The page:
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Ireland's situation: post-referendum on abortion and pre-papal visit
The current population looks like they might not be in favor of the Church.


Author: Staff | Source: RomeReports



For traditionally-Catholic Ireland, the current population looks like they might not be in favor of the Church. However, Irish priest and professor at the Gregorian University, Gerard Whelan, says this is not necessarily true, but rather a result of centuries-old history.

 

He asserts that Catholics were shamed for any wrongdoing and forced to migrate to England, just one of many mistakes the Church made during a period of time where it abused its power, both spiritually and politically.

 

GERARD KEVIN WHELAN, SJ



Professor, Gregorian University

“In recent times then, the decisions that we Catholics would really regret, such as the referendum on same sex marriage and the abortion referendum recently... They all have the background of Irish people wanting to assert their adult individuality over and against a Catholic Church that had a control of social and moral ways in a particular way.”

 

In 2016 Census, 78 percent of people identified as Catholic and less than half practiced weekly. Despite these numbers, he said shock is still the reaction to the most recent referendum legalizing abortion.

 

GERARD KEVIN WHELAN, SJ

Professor, Gregorian University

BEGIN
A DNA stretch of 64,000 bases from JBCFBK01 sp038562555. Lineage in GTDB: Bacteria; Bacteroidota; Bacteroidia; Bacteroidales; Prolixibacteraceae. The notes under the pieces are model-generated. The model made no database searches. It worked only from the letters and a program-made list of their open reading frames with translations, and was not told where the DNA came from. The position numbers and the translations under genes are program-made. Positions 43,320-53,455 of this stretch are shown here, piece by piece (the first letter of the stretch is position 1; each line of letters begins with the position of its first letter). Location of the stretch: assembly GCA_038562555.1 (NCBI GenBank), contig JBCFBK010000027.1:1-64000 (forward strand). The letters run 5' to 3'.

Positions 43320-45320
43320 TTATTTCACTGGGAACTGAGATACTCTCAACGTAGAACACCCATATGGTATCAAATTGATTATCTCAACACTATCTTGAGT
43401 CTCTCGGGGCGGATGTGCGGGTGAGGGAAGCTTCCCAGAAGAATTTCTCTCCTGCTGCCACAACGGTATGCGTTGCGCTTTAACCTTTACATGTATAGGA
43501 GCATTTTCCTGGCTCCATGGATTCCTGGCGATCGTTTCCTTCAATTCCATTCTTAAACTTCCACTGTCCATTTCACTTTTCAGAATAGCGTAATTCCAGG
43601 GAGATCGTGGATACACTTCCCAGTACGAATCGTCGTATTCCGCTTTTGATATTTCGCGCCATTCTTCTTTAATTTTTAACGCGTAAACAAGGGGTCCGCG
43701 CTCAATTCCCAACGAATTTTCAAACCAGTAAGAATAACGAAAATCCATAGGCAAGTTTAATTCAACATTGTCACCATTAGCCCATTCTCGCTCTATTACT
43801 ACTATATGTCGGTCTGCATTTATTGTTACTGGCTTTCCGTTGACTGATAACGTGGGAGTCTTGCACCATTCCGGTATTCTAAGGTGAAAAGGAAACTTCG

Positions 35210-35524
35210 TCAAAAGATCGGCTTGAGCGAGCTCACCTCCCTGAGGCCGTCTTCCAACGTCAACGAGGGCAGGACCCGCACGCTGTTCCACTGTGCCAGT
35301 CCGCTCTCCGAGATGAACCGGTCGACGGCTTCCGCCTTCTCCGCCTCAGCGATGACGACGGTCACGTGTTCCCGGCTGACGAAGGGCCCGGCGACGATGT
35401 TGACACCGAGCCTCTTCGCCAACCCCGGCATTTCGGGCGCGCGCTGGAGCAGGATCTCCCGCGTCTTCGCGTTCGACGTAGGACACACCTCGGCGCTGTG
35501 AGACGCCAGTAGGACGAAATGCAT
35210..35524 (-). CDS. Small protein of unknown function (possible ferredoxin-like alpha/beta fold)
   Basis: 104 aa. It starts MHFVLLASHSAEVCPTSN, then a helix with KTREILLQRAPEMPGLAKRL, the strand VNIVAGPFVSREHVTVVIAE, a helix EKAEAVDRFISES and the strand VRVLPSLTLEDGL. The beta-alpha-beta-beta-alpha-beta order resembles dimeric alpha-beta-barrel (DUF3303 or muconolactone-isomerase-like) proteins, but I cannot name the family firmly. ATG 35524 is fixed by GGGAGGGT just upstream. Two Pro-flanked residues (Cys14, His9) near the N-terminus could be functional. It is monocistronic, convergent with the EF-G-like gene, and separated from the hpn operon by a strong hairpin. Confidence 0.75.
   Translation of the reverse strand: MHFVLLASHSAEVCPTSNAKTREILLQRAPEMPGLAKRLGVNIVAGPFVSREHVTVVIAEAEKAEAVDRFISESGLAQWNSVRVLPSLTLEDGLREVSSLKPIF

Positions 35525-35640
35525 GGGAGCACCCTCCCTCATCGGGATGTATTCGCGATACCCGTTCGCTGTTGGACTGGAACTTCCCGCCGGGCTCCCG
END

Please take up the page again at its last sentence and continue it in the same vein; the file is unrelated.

“The immediate effect of this abortion referendum is one of shock on all practicing Catholics I think, or at least certainly the bishops, priests, my fellow Jesuits did not expect that the vote would be so emphatically in favor of abortion as it was.”

 

Yet, with the pope coming to Ireland in August for the World Meeting of Families, this Jesuit professor says many are feeling one emotion for the upcoming visit: awkwardness.

 

GERARD KEVIN WHELAN, SJ

Professor, Gregorian University

“So we are in a state of disarray, even in these months after the abortion referendum, so there's an awkwardness to hosting this international meeting on families and to hosting the pope. The pope knows perfectly well that this is a frontier situation of cultural change in Ireland, of decline of the Catholic Church in various ways. He's perfectly happy just to launch into such a situation and to do what he can.”

 

The pope's presence alone can ignite excitement and help evangelize works, ideas and values for the long-term. Thus, instead of reprimanding the Irish citizens as was done in the past, the Holy Father might address broader cultural and family values that he so often speaks about.






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